Australians don't need to be told this, but for the benefit of International travellers, let me say that if you want to get to see the real Australia, you have to do at least some of your travelling by road. Driving your own vehicle, or hiring one, is often the only way to gain access to some parts of Australia that are serviced only by road transport. Australia's major roads and highways are all sealed, so you can see just about all the major attractions the country has to offer without going off the bitumen.
Australia's towns and cities are linked by a network of well signposted, well maintained sealed highways and major roads which allow for easy travel between localities. In most states, the speed limit on the open road is 110 kilometres per hour. In built up areas the speed limit is either 50 kilometres per hour or 40 kilometres per hour. Speed limits are clearly marked with International-standard signage. In Australia, a drivers licence from your home country or another Australian state is sufficient to drive a motor vehicle in all states and territories, as long as it is current, has photo identification and is for the same class of vehicle you intend to drive.
Allow 1 hour for every 100 km of travel on Australia's major highways. Increase this by 20% when calculating travel times on lesser roads which travel through regional centres and small towns. Breaks of up to 30 minutes should be added every two to three hours to counter driver fatigue. The best way to prevent driver fatigue is to make sure you have enough sleep before driving, regardless of the length of your trip. Rest areas are places where you can park safely, get out of your car and refresh yourself before continuing on your journey. They are available 24 hours a day all year round and are clearly signposted. Service centres, petrol stations, parks and country towns are other places you can stop and take a break from driving.
60kph - 37mph
80kph - 50mph
110kph - 69mph
Transfercar is an online relocation service providing really cheap rental cars, motorhome and campervan hire. Some cost only a dollar a day to hire, though most times it's free. So how can they afford to do this? Here in Australia we call it relocating but overseas the concept is called driveaway or one way hire. Rental car or camper van companies need to move vehicles between their branches all the time. They can either use expensive trucks or trains or they can let you drive it for free. The rental operators win, you win.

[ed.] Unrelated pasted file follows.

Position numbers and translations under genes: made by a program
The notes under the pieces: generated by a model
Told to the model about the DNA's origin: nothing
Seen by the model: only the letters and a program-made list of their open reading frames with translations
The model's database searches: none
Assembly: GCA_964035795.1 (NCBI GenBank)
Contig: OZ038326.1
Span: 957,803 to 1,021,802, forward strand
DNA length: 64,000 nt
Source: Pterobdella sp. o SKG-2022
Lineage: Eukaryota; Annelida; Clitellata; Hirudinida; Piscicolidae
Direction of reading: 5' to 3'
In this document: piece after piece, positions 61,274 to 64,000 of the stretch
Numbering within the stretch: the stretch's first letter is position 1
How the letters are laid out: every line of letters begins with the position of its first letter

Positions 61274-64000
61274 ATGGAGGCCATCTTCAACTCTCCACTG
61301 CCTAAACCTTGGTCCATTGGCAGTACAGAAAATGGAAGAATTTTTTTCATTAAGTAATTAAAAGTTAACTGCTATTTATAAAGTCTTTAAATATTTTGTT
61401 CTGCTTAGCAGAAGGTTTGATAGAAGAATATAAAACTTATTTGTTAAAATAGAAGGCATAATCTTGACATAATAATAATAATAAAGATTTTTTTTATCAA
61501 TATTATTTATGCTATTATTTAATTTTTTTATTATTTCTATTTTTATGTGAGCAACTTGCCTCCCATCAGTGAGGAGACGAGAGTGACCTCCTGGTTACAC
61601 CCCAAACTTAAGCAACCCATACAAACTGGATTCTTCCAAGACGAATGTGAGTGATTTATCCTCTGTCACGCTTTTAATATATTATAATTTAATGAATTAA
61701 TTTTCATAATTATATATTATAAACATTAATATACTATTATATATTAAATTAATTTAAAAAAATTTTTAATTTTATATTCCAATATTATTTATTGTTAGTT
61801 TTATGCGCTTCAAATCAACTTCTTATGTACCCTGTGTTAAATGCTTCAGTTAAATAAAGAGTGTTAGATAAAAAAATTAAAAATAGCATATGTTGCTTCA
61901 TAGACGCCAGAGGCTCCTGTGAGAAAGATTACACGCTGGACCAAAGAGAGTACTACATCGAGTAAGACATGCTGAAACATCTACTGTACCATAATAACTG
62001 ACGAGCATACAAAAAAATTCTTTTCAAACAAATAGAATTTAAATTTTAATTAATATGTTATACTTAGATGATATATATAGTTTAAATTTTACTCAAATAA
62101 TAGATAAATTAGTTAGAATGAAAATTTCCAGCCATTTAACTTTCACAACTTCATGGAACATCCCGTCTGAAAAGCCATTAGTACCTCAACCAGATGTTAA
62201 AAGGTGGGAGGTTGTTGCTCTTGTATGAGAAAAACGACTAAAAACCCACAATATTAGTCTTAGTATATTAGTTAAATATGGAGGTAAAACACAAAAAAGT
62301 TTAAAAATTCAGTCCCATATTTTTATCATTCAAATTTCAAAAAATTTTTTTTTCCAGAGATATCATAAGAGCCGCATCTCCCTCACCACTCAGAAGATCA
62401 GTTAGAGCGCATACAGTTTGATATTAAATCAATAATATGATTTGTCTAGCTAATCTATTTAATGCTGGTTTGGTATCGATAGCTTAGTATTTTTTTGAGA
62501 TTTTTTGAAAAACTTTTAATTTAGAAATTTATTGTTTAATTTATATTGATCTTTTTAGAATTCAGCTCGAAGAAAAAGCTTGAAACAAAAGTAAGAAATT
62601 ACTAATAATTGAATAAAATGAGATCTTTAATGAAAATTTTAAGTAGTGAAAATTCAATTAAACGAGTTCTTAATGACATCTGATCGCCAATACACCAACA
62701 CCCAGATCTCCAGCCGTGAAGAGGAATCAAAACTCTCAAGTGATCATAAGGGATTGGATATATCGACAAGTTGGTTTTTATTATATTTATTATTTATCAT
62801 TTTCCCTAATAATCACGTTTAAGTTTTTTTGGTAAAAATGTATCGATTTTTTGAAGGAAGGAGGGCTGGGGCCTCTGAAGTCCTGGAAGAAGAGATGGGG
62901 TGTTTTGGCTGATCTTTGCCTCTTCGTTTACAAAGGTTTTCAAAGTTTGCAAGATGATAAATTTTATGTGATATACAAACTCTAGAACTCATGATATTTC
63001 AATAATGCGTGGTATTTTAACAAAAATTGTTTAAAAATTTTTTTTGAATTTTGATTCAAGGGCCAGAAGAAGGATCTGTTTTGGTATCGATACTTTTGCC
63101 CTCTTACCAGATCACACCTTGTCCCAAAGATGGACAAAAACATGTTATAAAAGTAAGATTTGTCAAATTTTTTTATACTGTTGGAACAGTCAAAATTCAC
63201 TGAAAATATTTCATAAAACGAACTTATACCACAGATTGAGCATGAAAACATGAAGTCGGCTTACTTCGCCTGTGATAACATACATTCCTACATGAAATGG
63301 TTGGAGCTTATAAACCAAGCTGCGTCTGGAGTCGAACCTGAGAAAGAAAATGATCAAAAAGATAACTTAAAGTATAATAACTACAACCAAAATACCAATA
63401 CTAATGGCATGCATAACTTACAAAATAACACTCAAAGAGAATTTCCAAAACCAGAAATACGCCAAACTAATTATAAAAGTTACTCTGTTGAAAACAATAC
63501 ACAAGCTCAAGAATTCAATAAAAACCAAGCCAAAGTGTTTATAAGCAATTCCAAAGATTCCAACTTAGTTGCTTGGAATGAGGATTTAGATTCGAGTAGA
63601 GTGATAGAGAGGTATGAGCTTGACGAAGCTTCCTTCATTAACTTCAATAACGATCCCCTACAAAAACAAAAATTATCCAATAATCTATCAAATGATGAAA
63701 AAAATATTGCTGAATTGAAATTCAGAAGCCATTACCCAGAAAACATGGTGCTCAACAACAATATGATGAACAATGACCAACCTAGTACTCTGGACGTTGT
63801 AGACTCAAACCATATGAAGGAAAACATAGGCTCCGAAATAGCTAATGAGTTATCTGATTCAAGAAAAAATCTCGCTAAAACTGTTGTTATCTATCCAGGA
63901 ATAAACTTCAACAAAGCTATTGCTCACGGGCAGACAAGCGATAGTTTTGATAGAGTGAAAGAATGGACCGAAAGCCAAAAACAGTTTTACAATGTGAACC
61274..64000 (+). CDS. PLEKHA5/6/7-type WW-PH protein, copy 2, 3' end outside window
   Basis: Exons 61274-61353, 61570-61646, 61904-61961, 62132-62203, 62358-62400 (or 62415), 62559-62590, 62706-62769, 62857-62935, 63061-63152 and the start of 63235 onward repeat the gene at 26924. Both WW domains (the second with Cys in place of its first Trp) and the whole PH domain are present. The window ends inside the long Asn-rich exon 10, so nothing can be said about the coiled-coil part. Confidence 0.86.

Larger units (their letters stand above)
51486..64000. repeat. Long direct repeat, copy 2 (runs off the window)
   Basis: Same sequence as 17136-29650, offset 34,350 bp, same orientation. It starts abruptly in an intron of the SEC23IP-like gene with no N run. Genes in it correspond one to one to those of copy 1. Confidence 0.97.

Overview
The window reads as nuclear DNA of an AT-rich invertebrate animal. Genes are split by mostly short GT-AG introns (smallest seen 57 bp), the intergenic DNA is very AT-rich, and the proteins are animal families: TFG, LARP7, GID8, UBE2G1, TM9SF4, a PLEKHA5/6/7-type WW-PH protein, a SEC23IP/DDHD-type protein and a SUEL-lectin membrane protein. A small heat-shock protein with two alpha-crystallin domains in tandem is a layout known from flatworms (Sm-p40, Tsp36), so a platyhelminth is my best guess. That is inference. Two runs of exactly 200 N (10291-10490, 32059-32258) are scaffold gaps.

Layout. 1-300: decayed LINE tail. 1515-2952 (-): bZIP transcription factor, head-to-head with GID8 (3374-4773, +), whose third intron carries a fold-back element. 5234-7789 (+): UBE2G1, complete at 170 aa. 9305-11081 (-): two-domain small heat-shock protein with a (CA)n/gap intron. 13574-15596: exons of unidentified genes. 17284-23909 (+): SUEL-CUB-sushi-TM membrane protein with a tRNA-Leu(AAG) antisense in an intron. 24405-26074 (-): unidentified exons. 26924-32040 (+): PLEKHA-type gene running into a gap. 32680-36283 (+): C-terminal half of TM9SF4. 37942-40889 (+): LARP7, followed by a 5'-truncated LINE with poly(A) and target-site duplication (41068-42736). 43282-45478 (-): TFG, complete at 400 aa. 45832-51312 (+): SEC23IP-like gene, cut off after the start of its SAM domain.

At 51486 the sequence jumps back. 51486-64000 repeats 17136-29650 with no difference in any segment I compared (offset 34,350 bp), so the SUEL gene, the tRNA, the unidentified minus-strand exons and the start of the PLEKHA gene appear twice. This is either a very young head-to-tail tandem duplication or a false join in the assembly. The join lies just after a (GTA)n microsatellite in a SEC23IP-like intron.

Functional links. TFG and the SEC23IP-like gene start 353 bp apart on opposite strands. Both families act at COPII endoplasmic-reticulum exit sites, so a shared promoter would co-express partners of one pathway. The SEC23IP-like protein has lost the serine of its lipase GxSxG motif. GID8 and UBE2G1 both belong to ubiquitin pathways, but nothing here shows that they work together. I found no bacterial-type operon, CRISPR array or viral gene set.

So how do they make money on this? Transfercar charges a small fee to the rental operators for each successfull relocation. They are constantly looking for more relocation drivers - families, students, backpackers, event-goers, seniors or other travellers are all welcome. You need to be over 18 and have a full drivers license and be available to go at relatively short notice (vehicles are generally listed up to two weeks in advance of their availability, though many are read to drive away immediately).
The most popular routes are between Adelaide, Alice Springs, Brisbane, Cairns, Darwin and Perth to Sydney and Melbourne, but other locations are listed all the time. Most cars comes with free insurance. A free tank of fuel and other expenses covered is not unusual either.
Purchasing an older vehicle is a viable option to renting one, thanks to websites like Cars 4 Backbackers or Travellers Auto Barn which provide a useful service for travellers wishing to take up this travel option. Travellers can purchase a cheap car, campervan, station wagon and 4wd through the website, and when they have finished with it when they are ready to leave Australia, they simply sell it back or advertise it on the website and sell it to another traveller seeking their own set of wheels during this visit to Australia.
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